Benson has selected his answers from a cross section of students and throughout a variety of academic fields. Some of the answers here have a puzzling innocence to them while many are just flat out funny. Others are heart wrenchingly wrong. F In Exams: The Very Best Totally Wrong Test Answers is perfect reading for summer vacations or mindless hours away from the real world.
Egan’s novel of rebellious nostalgia is a great read, especially for anyone who has any of the feist and fire of the 1980s left in them. It is set during various times and around a batch of interestingly strange people with a proclivity for changing the rules, bucking the system or making their own mark in hipster centers like New York and San Francisco. These characters bob and weave throughout several chapters and as the story unfolds in nonlinear time, we see how the fire of rage and angry youth has gone out moving our young rebels into adulthood and finally in some instances, a meek life of domesticity.
As she interlocks characters and stories by shifting the context in which we encounter them, Egan focuses on time and how it ebbs away and erodes us as well as our perception of relationships, interactions and time itself. Her overlapping story arcs are like brush strokes on a large canvas with only the complete picture to use as a reference point.
The novel is Egan’s loving tribute to a time gone by when kids rebelled as almost a gut instinct instead of doing so because popular culture dictates it. Egan’s jumbled narrative and unorthodox storytelling may not be the right cup of tea for everyone, but it is a curious read for those who like their fiction served up edgy with helpings of nostalgia thrown in for seasoning. A Visit From The Goon Squad just won a Pulitzer Prize for fiction. Think of it as Proust for hipsters.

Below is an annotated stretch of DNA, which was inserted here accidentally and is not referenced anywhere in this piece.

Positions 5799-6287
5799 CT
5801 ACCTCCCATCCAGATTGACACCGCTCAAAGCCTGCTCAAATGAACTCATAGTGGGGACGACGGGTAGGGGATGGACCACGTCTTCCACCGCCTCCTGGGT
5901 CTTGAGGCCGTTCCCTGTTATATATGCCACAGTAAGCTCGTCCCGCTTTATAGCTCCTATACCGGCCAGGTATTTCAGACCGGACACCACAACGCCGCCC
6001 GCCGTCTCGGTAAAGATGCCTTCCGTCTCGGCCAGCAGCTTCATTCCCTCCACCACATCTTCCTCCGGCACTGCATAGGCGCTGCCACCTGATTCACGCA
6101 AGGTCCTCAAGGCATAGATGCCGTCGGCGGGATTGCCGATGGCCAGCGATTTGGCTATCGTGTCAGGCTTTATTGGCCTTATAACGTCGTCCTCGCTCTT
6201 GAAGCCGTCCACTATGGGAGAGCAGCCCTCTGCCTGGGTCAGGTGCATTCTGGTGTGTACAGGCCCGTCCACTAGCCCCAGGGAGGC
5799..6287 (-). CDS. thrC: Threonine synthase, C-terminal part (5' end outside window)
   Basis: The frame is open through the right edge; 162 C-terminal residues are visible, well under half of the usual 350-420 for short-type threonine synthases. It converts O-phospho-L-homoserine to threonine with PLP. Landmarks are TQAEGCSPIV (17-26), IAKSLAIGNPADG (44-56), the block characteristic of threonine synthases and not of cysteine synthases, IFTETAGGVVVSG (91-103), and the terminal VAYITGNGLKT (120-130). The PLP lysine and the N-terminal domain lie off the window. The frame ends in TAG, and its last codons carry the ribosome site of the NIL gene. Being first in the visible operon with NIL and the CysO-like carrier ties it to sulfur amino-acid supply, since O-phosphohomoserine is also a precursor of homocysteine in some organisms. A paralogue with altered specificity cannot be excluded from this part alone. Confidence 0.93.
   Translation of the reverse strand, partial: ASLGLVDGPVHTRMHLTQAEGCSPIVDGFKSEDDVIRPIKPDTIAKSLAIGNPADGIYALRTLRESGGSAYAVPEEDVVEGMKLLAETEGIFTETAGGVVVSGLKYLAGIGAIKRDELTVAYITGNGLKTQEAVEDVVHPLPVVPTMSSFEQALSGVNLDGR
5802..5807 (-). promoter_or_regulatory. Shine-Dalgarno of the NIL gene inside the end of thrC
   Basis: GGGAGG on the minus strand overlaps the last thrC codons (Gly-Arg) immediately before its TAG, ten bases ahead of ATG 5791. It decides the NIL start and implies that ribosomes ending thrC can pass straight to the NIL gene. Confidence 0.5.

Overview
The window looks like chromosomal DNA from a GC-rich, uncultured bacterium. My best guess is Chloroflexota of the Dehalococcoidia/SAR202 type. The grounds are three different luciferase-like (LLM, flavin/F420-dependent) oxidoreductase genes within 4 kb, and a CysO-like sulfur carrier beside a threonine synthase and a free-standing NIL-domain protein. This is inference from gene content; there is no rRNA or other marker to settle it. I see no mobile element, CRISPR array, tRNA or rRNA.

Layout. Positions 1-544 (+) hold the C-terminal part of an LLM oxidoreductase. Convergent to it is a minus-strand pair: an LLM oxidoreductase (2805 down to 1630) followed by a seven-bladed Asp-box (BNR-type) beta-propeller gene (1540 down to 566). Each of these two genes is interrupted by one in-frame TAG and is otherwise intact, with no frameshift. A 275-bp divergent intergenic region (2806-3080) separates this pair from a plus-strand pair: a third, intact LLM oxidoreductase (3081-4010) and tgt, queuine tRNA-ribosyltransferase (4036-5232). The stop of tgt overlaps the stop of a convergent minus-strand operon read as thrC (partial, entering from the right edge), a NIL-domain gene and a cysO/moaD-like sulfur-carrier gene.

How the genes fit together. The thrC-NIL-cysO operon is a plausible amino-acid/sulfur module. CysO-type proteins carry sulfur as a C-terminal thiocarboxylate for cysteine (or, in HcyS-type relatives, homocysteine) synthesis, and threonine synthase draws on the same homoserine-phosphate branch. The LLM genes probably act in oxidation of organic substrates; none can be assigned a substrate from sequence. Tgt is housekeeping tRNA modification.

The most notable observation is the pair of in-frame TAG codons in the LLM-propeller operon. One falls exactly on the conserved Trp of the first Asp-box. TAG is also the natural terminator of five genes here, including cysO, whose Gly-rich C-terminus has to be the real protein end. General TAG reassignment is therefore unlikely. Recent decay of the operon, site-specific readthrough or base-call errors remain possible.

Reading Hochschild’s account of The Great War is like reading a great tragedy. As he notes with great clarity and thorough research, in 1914, the world was chomping at the bit to go to war. What the leaders of the time did not know then is that they were on a collision course with disaster, death and suffering.
To End All Wars is a character study as to what makes civilized nations capitulate to the chaos, bedlam and destruction of war. Hochschild carefully peels back the complex layers of why the war started, why it was prolonged and why it is so relevant to our world today. As he does this, we discover why World War I was a horrific exercise in human rights and combat warfare, as well as an utter debacle in diplomacy. However, what really makes this book percolate is how Hochschild provides an in-depth exploration of both the loyalty of those fighting in the trenches as well as those actively speaking out against the war.
As millions of men died on the battlefield most of those who rebelled against various governments were jailed, ostracized and brought to personal ruin by those in higher authority. As the frenzy of war grew with each year, the real casualty was intolerance for dissent by the civilized nations of the world.
Those who remained steadfastly loyal to the cause of fighting “the war to end all wars” also paid a heavy price. Many were killed, maimed or disfigured under the most horrific battle conditions yet conceived by out of touch military strategists and blundering commanders.
Hochschild focuses on these aspects of the conflict because World War I soaked every populated continent with blood, wiping out an entire generation and scarring the ones that came after it. As the tactics of warfare became more fierce and amoral, the scale of mass casualties rose alongside increasingly louder voices of protest, ruining the “old world” in just four years, while leading the world down a perilous postwar path that it still walks today.